Performance measures on two-lane highways: Survey of practice


Two-lane highways constitute a significant component of the highway system and serve an essential function for the movement of people and goods. The Highway Capacity Manual is primarily used for operational analysis on two lane highways in the U.S. and Canada. As part of a project sponsored by the National Cooperative Highway Research Program for improving two-lane highway operational analysis methodology, a practice survey was conducted to gather information on agency experiences in regards to performance measurement on two-lane highways. The survey was sent to all state Departments of Transportation in the United States and Canada. A total of 35 usable responses were received, representing 25 states and 4 Canadian provinces. This paper summarizes the results of the agency survey and presents the most important findings. Results suggest that the top three criteria for good performance measures are: sensitivity to traffic conditions, sensitivity to road conditions, and relevance to road user perception. Further, agencies identified average travel speed as the most relevant traffic flow aspect to two-lane highway operations. Other performance measures that were found meritorious were volume-to-capacity ratio and flow rate, for class I and class II highways, respectively, versus the latter measures and percent-time-spent-following for class III highways.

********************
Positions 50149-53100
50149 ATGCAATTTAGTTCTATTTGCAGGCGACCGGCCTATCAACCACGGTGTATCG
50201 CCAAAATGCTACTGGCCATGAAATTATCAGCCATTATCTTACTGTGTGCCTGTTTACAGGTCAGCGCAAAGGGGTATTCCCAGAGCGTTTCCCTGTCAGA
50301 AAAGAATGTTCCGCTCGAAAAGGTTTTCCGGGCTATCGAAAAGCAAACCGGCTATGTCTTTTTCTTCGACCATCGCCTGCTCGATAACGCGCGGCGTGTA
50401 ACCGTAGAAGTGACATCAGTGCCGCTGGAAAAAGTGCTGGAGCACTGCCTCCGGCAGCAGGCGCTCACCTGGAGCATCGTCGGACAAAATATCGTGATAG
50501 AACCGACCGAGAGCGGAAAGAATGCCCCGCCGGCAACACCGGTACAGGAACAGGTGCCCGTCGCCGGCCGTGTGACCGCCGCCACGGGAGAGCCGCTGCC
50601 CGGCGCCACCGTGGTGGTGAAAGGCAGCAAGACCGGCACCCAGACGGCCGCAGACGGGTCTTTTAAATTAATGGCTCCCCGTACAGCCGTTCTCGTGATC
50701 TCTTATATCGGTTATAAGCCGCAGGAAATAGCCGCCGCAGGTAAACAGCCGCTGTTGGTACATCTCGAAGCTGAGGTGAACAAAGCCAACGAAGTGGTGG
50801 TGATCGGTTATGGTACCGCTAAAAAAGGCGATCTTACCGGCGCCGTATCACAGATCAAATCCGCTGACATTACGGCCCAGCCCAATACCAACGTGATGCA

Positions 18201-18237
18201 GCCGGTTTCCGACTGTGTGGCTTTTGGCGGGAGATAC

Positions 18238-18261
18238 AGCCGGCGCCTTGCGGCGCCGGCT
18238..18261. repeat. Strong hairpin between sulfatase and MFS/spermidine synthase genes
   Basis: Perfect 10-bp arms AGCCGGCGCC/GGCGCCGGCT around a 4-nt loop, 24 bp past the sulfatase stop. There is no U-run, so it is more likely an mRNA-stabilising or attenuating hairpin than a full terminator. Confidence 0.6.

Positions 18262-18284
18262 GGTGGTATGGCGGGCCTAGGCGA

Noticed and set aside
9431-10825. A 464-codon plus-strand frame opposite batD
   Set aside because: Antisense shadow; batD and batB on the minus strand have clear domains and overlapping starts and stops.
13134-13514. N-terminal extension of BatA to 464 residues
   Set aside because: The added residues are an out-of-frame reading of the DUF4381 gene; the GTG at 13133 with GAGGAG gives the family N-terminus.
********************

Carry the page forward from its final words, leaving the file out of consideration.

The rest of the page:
Al-Kaisy, Ahmed, Amirhossein Jafari, Scott Washburn, Tapio Lutinnen, and Richard Dowling. “Performance Measures on Two-Lane Highways: Survey of Practice.” Research in Transportation Economics 71 (November 2018): 61–67. doi:10.1016/j.retrec.2018.07.001.
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